Student debt task force claws closer to solutions for Wisconsinites.

In their second meeting, the Governor’s Task Force On Student Debt heard from experts, debtors and the Governor. Graphic: Sam Buisman
Listen to the audio version of this story here, originally aired on 5/28/20.

Author: Sam Buisman

The Governor’s Task Force on Student Debt conducted their second meeting Wednesday afternoon, zeroing in on solutions to Wisconsin’s mounting crisis.

Led by Secretary of the Department of Financial Institutions Kathy Blumenfeld, the 32-person task force held an exploratory meeting focused on gathering data to understand and expert recommendations to curb the state’s ballooning student debt. In this vein, the meeting also featured testimonials from indebted Wisconsinites to spotlight their perspectives.

One of these speakers, Milwaulkee native Maricha Harris, recounted how an increase in her monthly student loan payments forced her to choose between paying down her debt or paying for vaccines for her two children.

“I remember telling my student loan holders my situation and getting the response ‘I don’t want to hear your sad, sappy story,’” said Harris. “And those are words that I’ll never forget.”

Governor Tony Evers also addressed the Task Force during their meeting and emphasized the parasitic effects of student debt on the state’s citizens and economy before reminiscing on his own experience with college affordability.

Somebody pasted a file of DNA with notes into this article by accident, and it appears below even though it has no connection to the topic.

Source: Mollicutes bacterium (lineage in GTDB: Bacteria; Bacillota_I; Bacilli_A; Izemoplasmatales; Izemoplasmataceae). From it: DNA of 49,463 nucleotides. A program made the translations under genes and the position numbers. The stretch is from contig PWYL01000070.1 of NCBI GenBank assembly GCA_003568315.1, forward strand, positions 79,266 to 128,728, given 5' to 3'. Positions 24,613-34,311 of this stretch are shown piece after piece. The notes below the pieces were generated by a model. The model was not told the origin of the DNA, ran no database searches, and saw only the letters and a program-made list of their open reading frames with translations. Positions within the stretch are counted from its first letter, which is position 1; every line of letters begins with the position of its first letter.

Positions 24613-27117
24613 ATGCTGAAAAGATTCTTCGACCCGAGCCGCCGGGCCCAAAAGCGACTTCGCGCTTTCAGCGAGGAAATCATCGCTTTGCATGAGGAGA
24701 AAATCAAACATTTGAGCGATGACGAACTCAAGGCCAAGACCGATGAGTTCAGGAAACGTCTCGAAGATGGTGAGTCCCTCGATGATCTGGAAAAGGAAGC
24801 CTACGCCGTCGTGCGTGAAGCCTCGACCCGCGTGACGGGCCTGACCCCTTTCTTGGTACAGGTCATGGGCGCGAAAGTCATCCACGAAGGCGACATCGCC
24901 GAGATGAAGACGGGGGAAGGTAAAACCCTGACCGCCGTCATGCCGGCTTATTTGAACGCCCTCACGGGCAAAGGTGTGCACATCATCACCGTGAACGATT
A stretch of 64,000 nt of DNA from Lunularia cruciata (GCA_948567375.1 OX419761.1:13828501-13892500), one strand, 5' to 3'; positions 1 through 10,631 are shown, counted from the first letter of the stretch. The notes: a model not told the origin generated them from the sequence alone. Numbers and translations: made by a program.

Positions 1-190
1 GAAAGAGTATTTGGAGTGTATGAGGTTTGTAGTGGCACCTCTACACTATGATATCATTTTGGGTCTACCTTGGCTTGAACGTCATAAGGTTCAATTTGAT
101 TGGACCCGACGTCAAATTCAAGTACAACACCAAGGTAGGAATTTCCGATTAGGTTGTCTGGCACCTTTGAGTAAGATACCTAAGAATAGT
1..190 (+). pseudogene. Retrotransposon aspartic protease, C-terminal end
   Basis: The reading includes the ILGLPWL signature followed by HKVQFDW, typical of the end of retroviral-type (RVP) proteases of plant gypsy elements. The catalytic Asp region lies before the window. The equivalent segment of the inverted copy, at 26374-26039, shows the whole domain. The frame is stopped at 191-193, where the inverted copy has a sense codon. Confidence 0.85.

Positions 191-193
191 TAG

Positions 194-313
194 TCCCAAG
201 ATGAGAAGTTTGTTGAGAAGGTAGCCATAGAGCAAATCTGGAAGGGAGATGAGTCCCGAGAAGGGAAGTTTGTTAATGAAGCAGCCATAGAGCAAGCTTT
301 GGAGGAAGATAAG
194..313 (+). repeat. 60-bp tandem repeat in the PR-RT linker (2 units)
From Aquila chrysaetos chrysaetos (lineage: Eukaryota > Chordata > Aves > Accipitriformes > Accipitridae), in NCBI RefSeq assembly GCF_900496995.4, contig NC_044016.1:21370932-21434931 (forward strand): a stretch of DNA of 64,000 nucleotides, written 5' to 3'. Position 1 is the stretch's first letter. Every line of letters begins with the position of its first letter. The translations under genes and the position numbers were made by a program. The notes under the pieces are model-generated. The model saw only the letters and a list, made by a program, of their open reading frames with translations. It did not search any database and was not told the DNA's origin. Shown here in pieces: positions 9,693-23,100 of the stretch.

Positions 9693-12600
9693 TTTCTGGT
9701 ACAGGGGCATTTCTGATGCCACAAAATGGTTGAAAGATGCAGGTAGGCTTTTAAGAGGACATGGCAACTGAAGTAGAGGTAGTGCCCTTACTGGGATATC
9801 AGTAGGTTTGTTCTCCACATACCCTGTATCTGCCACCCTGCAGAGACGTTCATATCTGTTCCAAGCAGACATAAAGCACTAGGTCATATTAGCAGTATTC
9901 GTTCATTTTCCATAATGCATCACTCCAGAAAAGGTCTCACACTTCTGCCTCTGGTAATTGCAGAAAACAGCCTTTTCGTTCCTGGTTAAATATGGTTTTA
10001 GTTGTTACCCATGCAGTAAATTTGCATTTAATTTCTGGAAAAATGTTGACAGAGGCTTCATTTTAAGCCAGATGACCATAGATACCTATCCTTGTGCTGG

“Now this is gonna age me here, but I can remember going to UW-Madison, and I started in 1969,” said the Governor. “It used to be if you worked during the summer that was enough to cover your tuition. Well, that is obviously not the case anymore.”

Wednesday marked the second meeting of this task force, which the Governor created via executive order back in January. These first few meetings are structured to educate and present potential solutions on Wisconsin student debt to the group, who will then prepare a suite of policy recommendations.

Secretary Blumenfeld said during the meeting that the task force expects to begin identifying some of their possible recommendations by the fifth or sixth meeting.

According to the Institute for College Access and Success, seniors who graduated from a Wisconsin college or university in 2018 held an average of $31,705 in student debt. For UW Madison, that figure fell slightly to $28,229.